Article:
The waiters and waitresses who also made up the chorus actually went around and sang at the tables too. You had the choice between clean, slightly dirty, and dirty ditties. Our table ended up having the more dirty songs being sung to us and they were not actually too bad. It was mostly the implied stuff like the *clap claps* for other possible words or bawdy analogies. It was quite funny, though I wouldn’t have minded hearing the other songs like Carol of the Bells.
As you can see, entertainment is provided in both a show as well as floor entertainers during courses. Not only were there the choral groups bouncing between tables, performing songs to entertain us as we ate, but there was also a juggler/jester person and a magician. Both were cutely entertaining and a fun way to break up the different entertainments available through the night.
The dinner theater consisted of 4-5 courses, depending on your counting of appetizers. After the opening carols and first scene inviting us to the dining room, we gorged ourselves on the delicious bread. Not only were there blueberry and cranberry breads, but also good French bread that tasted fresh. Now, this may sound totally messed up, but the vinaigrette dressing for the salad later turned out to be quite delicious with the cranberry bread that was provided. Literal butter balls were passed around and also spread on the warm bread and were enjoyed until the next course of salad with the sweet and sour vinaigrette on the table. Full of a variety of leafy greens, the salad was tasty, but nothing special.
Wassail actually came as its own course with its own choral song, a special characteristic of Madrigal dinners. Wassail is basically a cider or punch that is spiced with such things as nutmeg and ginger. The wassail came in a warm metal pitcher and was absolutely delicious! It was slightly sweet and sour and no cinnamon, which was perfect for my roommate who does not like cinnamon. It also kept the cider from being too sweet and drowning out the yummy taste of apples. I really enjoyed it and I only wish there had been more than one pitcher served to us. It stayed warm for a good long while in the glass goblet and I happily sipped it through most of the courses.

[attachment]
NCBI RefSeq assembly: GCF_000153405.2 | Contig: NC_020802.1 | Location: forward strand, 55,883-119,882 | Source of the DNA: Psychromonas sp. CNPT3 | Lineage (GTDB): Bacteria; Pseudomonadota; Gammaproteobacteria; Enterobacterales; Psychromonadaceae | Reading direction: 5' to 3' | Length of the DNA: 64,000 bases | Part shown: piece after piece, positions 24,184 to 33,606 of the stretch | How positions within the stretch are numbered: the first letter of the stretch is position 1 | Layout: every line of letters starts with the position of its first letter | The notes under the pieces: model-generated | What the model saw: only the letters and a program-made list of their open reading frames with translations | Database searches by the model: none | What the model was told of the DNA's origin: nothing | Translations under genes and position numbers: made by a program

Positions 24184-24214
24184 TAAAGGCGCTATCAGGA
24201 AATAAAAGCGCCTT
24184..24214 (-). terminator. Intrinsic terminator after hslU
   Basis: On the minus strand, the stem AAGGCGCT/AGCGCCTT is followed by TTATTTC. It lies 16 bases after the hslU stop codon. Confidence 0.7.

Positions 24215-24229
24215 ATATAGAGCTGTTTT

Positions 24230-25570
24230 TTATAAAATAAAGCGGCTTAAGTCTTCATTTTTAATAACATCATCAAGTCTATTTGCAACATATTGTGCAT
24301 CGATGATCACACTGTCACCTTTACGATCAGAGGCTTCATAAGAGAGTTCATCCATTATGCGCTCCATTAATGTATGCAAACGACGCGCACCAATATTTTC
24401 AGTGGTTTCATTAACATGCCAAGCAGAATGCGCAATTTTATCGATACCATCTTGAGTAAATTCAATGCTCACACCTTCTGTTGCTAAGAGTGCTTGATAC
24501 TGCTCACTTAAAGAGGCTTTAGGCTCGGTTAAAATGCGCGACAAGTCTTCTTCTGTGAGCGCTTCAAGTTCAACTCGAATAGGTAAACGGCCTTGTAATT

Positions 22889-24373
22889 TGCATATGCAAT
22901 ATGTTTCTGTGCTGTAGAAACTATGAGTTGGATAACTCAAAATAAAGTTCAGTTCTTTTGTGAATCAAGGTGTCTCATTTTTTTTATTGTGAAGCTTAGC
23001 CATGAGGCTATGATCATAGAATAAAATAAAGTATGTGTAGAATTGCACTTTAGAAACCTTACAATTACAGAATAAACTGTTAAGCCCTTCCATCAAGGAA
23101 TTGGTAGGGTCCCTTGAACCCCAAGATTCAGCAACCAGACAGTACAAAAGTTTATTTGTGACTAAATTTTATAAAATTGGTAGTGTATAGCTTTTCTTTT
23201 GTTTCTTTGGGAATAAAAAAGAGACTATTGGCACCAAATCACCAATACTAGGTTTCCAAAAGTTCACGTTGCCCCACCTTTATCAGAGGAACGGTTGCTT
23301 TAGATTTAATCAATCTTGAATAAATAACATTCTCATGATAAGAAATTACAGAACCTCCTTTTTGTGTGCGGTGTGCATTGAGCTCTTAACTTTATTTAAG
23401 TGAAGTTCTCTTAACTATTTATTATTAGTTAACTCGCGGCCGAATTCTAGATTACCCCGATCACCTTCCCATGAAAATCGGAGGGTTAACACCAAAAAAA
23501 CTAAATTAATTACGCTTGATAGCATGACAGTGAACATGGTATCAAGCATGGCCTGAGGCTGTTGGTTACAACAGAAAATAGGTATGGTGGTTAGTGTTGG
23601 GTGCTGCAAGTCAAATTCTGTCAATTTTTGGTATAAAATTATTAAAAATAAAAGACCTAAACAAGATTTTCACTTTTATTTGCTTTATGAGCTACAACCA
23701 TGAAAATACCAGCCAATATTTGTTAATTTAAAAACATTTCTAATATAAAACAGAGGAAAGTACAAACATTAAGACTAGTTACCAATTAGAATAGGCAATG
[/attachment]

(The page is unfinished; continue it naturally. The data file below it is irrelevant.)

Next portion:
The main course was the beef bourguignon or pot roast as I would call it. However, it was delicious, especially with the vegetables that were perfectly cooked. Rosemary baked potatoes and steamed veggies went well with the gravy of the beef bourguignon and the delicious bread helped sop up any leftovers. I was feeling full, but we had yet to see the dessert! The last course was chocolate chip bread pudding and I’ll admit, a slightly demure way to end a fabulous night. However, it was warm and big and tasty and a good way to warm up people’s tummies before the cold night walk home. As we left, the cast gave a last singing send-off and it was time to go.
The only detriments to the experience were the goblets that were not thoroughly cleaned and the show could get quite corny. It was fun corniness though. Also, seating is definitely important. You don’t want a seat where you have to crane your neck every 15 minutes to watch the show. Some people on the wrong side of the spotlight were blinded at times as well (try to get seats facing front or stage left). I thought it was worth the extra $4 to get seats right near the front so we could see and hear everything as well as see the actors more when they came off the stage.
Overall, a super fun night and an experience you should definitely try once before you graduate. I am absolutely amazed that these people are complete volunteers and not at all paid for putting on this production. It was good, it was fun, and truly would not have been the same without such an enthusiastic cast and crew.
Rating: 😛 😛 😛 😛 😛 for enthusiastic cast and crew, yummy food, and just a fun way to transition to the holidays.